ME AND ORSON WELLES (Dir. Richard Linklater, 2009)
To be a young actor in the hustling bustling Big Apple of the 30's, cast by sheer chance as a player in an Orson Welles' Mercury Theater production is a dream many aspiring thespians have no doubt had, but is it believable that it would be a dream shared by "it" boy Zac Efron?
Sadly no, he's a blank slate of an actor who makes for a weak protagonist, but this period piece by cult director Richard Linklater is royally saved by Christian McKay's pitch perfect performance as the genius wunderkind Welles. It's a role he was seemingly born to play thanks to his uncanny likeness and delivery honed from over half a decade on stage in the one man show "Rosebud: The Lives Of Orson Welles".
As a wide eyed high school student, Efron is overjoyed to be cast in the small but crucial role of Lucious in Welles' controversial 1937 production of "Julius Caesar". It was controversial because Welles staged Shakespeare's play as contemporary commentary outfitting his performers in modern dress - specifically uniforms that resembled those of the Nazi party.
Efron is paired with a production assistant played by Claire Danes as a rehearsal partner and immediately falls for her. He also falls for the world of the theater; a world that Welles rules with a mighty swagger. McKay's Welles highjacks the film from Efron and breathes life into the predictable proceedings with every entrance. His powerful presence not only makes us forget Efron is in the room, it helps us forget he's in the movie.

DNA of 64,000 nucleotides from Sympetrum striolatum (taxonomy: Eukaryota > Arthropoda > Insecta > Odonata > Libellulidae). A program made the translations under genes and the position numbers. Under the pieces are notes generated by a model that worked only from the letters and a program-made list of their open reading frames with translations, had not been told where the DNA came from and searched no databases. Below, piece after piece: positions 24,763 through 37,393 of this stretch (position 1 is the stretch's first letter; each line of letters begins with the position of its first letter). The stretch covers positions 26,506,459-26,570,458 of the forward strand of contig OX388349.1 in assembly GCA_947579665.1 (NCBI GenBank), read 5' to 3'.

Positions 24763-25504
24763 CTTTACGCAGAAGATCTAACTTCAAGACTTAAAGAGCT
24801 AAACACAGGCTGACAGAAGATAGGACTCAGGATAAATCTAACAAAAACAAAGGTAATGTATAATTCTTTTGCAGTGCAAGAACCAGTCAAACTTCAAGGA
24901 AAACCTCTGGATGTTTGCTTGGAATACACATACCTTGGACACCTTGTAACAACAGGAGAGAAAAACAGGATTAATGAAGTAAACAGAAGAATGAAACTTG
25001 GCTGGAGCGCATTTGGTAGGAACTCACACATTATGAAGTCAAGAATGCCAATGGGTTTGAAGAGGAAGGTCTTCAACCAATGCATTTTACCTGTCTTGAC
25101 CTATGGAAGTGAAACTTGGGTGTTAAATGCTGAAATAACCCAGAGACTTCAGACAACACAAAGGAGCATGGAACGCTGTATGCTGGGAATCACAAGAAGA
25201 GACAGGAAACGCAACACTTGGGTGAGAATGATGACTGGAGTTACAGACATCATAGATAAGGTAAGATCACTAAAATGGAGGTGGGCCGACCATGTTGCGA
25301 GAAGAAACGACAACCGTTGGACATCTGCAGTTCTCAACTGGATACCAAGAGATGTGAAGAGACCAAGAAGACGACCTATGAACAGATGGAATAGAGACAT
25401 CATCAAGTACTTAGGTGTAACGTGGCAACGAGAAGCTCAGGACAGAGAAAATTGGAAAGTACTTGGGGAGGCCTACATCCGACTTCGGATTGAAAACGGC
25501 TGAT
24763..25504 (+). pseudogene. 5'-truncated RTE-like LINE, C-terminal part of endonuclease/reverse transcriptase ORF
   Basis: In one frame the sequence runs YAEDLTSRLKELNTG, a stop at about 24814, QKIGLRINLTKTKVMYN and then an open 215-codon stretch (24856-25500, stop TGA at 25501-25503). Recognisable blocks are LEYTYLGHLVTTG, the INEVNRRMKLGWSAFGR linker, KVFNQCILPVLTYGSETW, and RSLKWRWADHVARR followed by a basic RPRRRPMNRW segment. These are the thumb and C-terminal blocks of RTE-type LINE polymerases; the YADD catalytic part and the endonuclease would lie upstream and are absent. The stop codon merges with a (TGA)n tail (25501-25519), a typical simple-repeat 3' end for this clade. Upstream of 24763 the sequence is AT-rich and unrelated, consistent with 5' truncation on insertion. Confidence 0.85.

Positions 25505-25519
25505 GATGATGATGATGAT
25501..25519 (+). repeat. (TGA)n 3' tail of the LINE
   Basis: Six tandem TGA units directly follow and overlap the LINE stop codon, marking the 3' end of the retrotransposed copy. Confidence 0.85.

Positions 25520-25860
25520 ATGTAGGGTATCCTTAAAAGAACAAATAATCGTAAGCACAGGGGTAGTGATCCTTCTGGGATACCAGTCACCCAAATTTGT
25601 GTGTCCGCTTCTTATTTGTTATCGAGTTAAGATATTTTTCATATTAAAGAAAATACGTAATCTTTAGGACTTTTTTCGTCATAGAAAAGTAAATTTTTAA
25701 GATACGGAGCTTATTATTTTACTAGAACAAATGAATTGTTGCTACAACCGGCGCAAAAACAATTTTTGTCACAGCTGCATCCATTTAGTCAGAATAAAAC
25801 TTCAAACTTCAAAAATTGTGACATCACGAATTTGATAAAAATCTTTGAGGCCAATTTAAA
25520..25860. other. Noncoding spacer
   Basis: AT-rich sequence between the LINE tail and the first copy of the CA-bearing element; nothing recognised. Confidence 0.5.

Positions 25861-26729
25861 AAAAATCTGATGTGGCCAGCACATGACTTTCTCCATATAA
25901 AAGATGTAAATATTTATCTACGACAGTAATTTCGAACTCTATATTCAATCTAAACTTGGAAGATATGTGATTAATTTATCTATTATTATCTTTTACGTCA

When McKay isn't on screen the film suffers from the lack of chemistry between Danes and Efron and the simplistic nature of their relationship. It's funny (or more accurately damaging) that the excellent casting of McKay would be offset by the misguided miscasting of Efron. Luckily other members of the cast fare much better - James Tupper as a the wise witty Joseph Cotton, Eddie Marsan as the exasperated John Houseman, and Ben Chaplin as George Coulouris who has an effective scene dealing with stage fright right before going on as Marc Antony.
Linklater has one of the most intriquing and diverse filmographies of any working director out there. Since his brilliant breakthrough SLACKER (1991) his work has gone from indie (BEFORE SUNRISE) to mainstream (THE SCHOOL OF ROCK) and back again (BEFORE SUNSET) with mostly successful results.
Linklater's previous period piece effort, THE NEWTON BOYS, was one of his only major stumbles so it's wonderful to report ME AND ORSON WELLES is absolutely a superior and more assured work in the same arena.
The brisk pacing and solid structure show off Linklater's strengths as do the astute recreations of the original stage show - at times I wished the film would throw out the backstage bickering and just give us the play "Julius Caesar" in full.
Although my reaction to Efron and the presentation of the love triangle arc is decidedly mixed, this is still a worthwhile movie largely because of McKay. His Welles definitely deserves an Oscar nomination and that's quite a compliment considering that this is his first film.
A best-case scenario would be that HIGH SCHOOL MUSICAL fans that follow Efron will see it and they'll walk away under the spell of McKay. I know that's just wishful thinking, but it sure would be nice for all those teenyboppers to actually get a whiff of what real acting is all about.
Post note: Christian McKay appeared previously on this blog in a post entitled "A Birthday Tribute To Orson Welles With 10 Welles Wannabes" (May 5th, 2008). He would definitely rank much higher if I did the list today.